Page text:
sources:

http://sports.espn.go.com/espn/page2/story?page=weinreb/090302

http://archives.chicagotribune.com/2008/sep/13/sports/chi-080913-riverside-brookfield-a-11-offense


That rule was "fixed" and ended the ability of the A-11 to work.

My mistake, I saw them asking about this in the NFL. Wasn't considering the use of it for HS...

spikerman
08-05-2009, 05:25 PM
Once again it was legal because of the loop hole.

From ESPN

"Except that it is perfectly legal on the high school level, thanks to a loophole in the rules that allows all 11 players to be potentially eligible on what is known as a scrimmage-kick formation, if everyone is wearing numbers between 1-49 and 80-99." (The other part of the rule not mentioned by ESPN is "as long as one player lines up at least 7 yards behind the line of scrimmage and there is no player under center."

sources:

http://sports.espn.go.com/espn/page2/story?page=weinreb/090302

http://archives.chicagotribune.com/2008/sep/13/sports/chi-080913-riverside-brookfield-a-11-offense


That rule was "fixed" and ended the ability of the A-11 to work.

I officiate in Texas and that still wouldn't work here. Texas uses college rules for HS with a few exceptions. While there is a numbering exception for scrimmage kick formations (punts, FG), it just allows numbers other than 50-79 to be on the line, but they are still restricted by position from going downfield before the ball crosses the line of scrimmage.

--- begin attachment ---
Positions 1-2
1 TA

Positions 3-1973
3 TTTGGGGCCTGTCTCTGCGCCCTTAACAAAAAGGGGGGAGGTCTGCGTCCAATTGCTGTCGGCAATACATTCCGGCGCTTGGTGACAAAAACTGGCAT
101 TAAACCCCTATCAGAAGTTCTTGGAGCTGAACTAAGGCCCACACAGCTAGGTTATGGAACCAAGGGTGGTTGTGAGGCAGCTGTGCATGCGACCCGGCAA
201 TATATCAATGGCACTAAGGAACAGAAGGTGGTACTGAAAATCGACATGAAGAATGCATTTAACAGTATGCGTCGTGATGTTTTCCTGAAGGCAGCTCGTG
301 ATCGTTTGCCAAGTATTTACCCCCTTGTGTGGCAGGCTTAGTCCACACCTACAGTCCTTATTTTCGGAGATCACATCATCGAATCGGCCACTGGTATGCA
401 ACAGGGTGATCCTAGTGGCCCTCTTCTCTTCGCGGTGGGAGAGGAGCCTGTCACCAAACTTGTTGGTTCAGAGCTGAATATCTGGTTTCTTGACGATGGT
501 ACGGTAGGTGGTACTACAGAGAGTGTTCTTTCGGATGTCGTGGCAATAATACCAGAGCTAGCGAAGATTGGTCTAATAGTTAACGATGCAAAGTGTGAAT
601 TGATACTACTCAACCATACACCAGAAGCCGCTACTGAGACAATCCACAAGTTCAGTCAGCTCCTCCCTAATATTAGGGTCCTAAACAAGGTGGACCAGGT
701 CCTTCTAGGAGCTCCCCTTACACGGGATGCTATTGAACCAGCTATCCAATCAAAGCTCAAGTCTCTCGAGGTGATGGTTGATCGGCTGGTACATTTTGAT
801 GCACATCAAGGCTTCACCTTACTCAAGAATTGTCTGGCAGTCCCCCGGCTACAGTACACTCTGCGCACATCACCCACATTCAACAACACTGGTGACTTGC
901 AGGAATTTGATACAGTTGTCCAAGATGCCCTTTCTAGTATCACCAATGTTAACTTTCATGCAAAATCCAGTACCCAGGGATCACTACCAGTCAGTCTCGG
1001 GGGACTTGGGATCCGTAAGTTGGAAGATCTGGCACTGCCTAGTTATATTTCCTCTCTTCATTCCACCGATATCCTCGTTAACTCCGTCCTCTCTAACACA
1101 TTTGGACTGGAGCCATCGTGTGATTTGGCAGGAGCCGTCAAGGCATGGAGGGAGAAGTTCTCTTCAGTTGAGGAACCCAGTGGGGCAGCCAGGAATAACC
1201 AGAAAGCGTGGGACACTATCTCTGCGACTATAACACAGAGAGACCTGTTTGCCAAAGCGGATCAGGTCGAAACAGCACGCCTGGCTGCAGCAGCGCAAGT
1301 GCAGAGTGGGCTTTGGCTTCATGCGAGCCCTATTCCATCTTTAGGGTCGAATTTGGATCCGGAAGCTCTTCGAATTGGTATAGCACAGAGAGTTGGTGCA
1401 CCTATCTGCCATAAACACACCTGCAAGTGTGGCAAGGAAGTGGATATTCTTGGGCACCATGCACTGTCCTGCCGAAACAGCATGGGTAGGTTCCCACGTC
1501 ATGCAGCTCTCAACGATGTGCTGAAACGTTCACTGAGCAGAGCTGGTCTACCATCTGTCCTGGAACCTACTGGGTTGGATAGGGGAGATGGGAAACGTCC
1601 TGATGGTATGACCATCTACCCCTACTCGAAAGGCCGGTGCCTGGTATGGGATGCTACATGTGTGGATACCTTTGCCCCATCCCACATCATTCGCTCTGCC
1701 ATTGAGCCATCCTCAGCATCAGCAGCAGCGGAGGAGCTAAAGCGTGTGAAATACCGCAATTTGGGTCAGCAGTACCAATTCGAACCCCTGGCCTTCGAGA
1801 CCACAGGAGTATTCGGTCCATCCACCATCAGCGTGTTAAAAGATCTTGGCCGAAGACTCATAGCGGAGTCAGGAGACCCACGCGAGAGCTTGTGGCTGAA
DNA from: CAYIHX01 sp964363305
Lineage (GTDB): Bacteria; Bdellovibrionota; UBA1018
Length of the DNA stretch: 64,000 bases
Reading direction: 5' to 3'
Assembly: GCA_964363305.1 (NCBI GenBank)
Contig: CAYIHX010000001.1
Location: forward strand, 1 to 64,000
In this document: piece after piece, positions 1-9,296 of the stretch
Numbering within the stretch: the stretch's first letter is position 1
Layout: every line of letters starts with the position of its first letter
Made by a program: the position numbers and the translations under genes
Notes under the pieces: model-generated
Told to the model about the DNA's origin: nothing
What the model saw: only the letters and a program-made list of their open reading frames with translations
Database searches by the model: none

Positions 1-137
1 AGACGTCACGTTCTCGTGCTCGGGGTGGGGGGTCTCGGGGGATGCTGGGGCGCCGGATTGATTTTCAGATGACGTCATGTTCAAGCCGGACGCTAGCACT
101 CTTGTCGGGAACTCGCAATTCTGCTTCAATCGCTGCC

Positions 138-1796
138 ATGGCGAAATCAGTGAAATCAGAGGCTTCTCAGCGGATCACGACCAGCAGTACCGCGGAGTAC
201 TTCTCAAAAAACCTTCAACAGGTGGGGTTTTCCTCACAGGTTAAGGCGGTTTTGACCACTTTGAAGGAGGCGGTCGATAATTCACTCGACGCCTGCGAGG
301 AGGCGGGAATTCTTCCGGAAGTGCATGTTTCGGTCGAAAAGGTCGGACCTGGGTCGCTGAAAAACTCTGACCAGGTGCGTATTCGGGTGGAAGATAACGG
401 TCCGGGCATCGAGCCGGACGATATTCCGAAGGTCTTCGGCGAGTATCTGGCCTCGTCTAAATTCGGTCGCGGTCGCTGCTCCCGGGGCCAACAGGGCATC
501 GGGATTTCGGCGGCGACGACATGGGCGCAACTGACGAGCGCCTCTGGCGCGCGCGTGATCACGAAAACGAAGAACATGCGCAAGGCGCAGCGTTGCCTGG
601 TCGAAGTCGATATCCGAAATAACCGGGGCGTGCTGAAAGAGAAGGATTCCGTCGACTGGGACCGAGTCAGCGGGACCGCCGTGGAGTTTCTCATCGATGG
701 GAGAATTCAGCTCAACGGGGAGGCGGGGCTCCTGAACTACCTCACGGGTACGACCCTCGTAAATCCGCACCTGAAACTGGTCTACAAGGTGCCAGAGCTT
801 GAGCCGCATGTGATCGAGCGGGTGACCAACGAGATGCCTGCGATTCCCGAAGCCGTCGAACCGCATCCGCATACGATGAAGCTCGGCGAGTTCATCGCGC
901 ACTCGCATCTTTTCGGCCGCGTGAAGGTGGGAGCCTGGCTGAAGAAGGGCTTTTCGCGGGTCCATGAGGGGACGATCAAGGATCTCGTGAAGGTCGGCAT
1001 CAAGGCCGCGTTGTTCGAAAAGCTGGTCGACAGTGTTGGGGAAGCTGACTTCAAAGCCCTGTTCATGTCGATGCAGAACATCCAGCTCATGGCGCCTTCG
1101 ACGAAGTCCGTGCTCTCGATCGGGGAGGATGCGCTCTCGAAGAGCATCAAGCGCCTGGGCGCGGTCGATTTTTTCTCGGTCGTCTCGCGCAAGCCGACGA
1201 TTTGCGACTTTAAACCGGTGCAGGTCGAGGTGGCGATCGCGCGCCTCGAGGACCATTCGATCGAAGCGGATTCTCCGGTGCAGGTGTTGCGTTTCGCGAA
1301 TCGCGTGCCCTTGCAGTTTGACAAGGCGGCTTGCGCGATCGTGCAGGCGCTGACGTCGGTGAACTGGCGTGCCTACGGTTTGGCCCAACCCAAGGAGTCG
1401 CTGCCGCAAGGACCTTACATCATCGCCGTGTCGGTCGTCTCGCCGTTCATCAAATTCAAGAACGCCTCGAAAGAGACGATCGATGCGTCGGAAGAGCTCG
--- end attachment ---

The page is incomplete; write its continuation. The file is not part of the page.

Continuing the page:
spikerman
08-19-2009, 08:48 PM
I just got my new issue of "Referee" magazine and it addressed the A-11. I haven't had a chance to read the entire article yet, but I scanned it and it said that NFHS has made some rule changes that will make the formation illegal. Just wanted to give you a quick update.

Hobe
08-20-2009, 10:18 AM
The chances of a sack are much greater then a completion. Even if the Defense is surprised on of the inside rushers is coming free.

topscribe
08-20-2009, 10:20 AM
The medical industry ought to find it profitable . . . :coffee: